For you Tim - and based on your nick you are a man, which in my books makes you unqualified to discuss women's reproductive rights - it seems to be more important to protect fetuses than protect the planet from overpopulation and to protect womens rights.

    You should remember this: Restricting abortion only hurts the poor women. Well-to-do women can travel to some civilised country to get their abortions, only the poorest women suffer. What do you have against poor women? Prohibiting abortions does not stop them, it just makes them more expensive and more dangerous and the poor women are always the ones who suffer the most.

    My mother could have aborted me and that's quite okay for me. I am just humbly grateful she decided to carry me to term. The idea that she could have aborted me (she had one back alley abortion before she gave birth to me, this was in the 1950's and I'm lucky she she survived it) does not bother me at all. That would have been her right, because it's her body and giving birth is a choice, not obligation.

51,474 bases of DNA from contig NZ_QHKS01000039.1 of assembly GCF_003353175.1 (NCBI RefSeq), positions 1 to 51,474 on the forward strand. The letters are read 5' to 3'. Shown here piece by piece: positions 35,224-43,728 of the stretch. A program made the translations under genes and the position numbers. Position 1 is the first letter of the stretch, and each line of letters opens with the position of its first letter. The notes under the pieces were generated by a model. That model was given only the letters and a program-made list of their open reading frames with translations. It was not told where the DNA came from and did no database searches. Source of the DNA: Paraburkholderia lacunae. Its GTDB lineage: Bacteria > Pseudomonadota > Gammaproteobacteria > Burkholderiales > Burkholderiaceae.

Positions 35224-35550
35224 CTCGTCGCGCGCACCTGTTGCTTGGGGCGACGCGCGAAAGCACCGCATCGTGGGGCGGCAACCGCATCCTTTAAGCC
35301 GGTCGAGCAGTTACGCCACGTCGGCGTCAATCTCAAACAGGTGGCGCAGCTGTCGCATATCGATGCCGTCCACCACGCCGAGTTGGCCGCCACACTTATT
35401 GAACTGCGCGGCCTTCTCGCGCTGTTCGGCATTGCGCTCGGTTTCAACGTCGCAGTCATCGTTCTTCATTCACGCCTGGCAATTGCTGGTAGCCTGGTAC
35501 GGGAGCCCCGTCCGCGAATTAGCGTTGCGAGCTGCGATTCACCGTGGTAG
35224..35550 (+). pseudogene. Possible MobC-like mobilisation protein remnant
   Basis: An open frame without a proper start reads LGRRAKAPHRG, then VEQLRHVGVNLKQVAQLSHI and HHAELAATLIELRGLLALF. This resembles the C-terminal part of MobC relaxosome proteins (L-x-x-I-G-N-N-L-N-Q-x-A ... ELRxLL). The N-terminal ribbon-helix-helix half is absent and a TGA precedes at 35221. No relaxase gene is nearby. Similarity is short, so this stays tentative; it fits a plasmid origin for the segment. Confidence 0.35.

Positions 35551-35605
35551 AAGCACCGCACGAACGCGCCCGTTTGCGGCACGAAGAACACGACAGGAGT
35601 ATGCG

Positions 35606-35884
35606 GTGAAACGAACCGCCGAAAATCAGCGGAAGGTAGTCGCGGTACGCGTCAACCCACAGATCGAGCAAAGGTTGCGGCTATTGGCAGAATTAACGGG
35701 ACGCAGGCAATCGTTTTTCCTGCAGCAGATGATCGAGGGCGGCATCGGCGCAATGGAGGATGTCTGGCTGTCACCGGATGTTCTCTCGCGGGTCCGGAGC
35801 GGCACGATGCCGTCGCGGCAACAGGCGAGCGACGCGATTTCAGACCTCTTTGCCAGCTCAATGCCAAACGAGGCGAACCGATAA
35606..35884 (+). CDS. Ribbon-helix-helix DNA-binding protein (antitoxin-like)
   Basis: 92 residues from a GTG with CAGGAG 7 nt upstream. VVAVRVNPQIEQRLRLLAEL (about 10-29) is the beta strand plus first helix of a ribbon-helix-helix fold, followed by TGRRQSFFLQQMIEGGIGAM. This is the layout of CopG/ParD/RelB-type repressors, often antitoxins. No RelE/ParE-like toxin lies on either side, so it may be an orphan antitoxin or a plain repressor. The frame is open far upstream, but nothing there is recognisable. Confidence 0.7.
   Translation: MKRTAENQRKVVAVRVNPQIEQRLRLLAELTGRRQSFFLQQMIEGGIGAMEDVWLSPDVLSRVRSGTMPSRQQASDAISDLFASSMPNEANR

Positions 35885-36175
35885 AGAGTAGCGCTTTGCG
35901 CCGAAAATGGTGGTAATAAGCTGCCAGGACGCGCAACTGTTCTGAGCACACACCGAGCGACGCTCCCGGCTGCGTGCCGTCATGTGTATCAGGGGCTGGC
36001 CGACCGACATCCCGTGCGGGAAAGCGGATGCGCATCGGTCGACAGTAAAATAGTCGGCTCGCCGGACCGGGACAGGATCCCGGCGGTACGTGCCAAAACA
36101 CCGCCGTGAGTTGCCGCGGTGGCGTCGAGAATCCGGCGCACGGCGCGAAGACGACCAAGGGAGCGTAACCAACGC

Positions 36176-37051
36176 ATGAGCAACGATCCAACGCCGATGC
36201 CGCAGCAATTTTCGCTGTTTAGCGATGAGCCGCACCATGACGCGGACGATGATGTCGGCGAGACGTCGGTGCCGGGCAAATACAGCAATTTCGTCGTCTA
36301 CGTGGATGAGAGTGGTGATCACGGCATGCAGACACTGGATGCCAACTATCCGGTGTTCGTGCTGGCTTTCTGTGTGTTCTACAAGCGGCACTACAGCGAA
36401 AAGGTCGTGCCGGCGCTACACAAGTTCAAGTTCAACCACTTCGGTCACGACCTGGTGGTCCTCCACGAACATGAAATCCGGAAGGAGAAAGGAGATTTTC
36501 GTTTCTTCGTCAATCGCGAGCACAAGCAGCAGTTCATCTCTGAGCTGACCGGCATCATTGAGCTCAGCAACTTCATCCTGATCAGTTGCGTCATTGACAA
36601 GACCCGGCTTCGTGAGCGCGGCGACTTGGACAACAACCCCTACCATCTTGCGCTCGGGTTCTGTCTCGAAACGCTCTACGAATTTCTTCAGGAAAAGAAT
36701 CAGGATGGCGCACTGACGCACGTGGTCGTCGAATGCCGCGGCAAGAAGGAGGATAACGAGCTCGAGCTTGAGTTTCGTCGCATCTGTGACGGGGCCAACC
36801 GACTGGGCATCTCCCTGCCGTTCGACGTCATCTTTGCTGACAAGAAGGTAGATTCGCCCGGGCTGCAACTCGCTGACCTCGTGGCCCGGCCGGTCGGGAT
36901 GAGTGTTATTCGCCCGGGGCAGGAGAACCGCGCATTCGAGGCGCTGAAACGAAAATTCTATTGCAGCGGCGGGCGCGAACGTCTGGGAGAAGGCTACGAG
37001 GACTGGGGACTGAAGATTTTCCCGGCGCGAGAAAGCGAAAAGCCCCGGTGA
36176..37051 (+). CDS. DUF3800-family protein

Any opinion, Tim, about women in Nigeria needing husbands permission for getting contraceptives from their doctor?

    Another question: Are you strictly against IUD-contraception? You should be, because and IUD prevents a fertilized egg - human being in your books - from attaching to the uterine wall. Theoretically an 'abortion' every month...

    You wrote:
    "If these people who think the population is too great were really serious they would off themselves...obviously they think it's only good for others."

    No, us who think the population is too large, we are often VOLUNTARILY CHILDLESS, like me.

    Reply: #8
  5. Alan
    Betsy, I had some issues with hair loss, and whilst I don't think it was diet related, the symptoms were at least very similar. In my case, I think it was from trying out a different "hair care" regime which turned out disastrous with hair thinning and a lot of hair loss. A few months later and all the new hair is growing really fast and much thicker. I'm 99% sure I can put this down to taking some biotin vitamin supplements (10,000 mcg bought on Amazon) and they are the only supplement that I take. The difference is quite amazing, but it takes a few week to kick in. I'm not a doctor or anything so I can't advocate anything, but I thought that I could at least mention it in case it is worth looking into.